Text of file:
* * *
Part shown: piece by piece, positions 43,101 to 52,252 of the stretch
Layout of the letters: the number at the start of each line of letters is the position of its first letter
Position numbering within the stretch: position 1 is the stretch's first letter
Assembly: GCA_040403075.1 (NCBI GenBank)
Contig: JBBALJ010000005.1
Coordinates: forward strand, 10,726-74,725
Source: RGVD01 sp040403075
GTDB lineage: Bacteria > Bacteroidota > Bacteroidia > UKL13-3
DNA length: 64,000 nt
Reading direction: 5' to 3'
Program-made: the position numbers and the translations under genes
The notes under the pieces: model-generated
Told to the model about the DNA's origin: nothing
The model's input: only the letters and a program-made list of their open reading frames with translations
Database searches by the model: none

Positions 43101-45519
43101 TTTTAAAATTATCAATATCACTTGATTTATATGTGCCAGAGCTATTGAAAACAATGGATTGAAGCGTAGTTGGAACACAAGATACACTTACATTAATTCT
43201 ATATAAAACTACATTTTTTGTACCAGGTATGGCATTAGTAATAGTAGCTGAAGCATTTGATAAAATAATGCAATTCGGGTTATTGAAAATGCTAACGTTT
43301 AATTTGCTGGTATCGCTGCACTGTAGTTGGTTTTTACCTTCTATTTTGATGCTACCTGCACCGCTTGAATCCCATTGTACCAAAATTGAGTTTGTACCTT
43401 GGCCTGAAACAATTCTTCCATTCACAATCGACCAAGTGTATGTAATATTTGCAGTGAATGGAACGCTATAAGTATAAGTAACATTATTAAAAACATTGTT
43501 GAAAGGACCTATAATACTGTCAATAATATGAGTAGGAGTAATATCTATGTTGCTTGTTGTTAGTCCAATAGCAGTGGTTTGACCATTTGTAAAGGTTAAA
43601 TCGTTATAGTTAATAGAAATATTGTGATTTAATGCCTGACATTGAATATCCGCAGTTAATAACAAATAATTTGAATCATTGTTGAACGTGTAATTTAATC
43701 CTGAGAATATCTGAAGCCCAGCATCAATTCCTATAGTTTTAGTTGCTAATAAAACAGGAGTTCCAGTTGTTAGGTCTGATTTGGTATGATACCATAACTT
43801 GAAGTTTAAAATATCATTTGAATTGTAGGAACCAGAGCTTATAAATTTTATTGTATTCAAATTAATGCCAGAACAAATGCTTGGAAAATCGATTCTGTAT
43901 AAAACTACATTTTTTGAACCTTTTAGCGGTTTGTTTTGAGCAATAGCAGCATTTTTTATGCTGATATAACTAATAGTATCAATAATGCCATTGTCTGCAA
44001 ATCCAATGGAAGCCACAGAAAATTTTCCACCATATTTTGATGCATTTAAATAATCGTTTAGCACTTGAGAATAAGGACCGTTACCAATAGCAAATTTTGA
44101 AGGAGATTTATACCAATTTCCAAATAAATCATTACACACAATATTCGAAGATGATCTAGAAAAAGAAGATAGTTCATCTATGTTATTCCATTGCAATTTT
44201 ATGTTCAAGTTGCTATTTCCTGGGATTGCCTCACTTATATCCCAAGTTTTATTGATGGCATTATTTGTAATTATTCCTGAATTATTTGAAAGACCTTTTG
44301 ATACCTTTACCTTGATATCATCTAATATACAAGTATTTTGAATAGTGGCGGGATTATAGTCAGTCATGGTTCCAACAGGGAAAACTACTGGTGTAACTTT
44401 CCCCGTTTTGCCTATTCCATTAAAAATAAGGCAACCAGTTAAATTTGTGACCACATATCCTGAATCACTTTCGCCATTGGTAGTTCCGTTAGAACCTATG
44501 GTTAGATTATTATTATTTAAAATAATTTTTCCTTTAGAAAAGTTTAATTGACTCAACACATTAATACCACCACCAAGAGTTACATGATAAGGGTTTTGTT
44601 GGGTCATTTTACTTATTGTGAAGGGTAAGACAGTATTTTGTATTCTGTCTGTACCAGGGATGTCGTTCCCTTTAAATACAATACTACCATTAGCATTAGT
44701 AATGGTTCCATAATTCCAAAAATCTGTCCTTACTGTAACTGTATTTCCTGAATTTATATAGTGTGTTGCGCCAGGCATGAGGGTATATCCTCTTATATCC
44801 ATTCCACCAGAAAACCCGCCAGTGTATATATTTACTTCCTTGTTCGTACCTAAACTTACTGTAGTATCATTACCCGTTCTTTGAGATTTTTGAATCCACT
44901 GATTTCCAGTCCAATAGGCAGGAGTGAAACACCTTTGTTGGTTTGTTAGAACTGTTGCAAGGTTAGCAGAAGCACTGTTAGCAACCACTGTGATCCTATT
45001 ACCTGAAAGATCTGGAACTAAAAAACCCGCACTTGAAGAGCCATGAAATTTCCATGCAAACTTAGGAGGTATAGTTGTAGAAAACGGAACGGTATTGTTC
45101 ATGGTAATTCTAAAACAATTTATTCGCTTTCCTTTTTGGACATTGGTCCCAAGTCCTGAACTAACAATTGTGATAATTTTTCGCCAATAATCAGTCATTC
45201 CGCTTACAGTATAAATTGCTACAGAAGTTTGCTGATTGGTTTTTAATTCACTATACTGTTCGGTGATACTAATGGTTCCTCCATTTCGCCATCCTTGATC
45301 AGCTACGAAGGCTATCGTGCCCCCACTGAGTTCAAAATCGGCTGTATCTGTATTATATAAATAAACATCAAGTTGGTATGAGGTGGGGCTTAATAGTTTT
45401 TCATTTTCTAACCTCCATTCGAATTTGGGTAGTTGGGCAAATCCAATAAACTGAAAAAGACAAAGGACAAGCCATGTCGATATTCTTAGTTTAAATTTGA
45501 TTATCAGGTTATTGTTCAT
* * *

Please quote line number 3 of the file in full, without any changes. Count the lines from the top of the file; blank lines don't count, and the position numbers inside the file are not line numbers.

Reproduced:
Position numbering within the stretch: position 1 is the stretch's first letter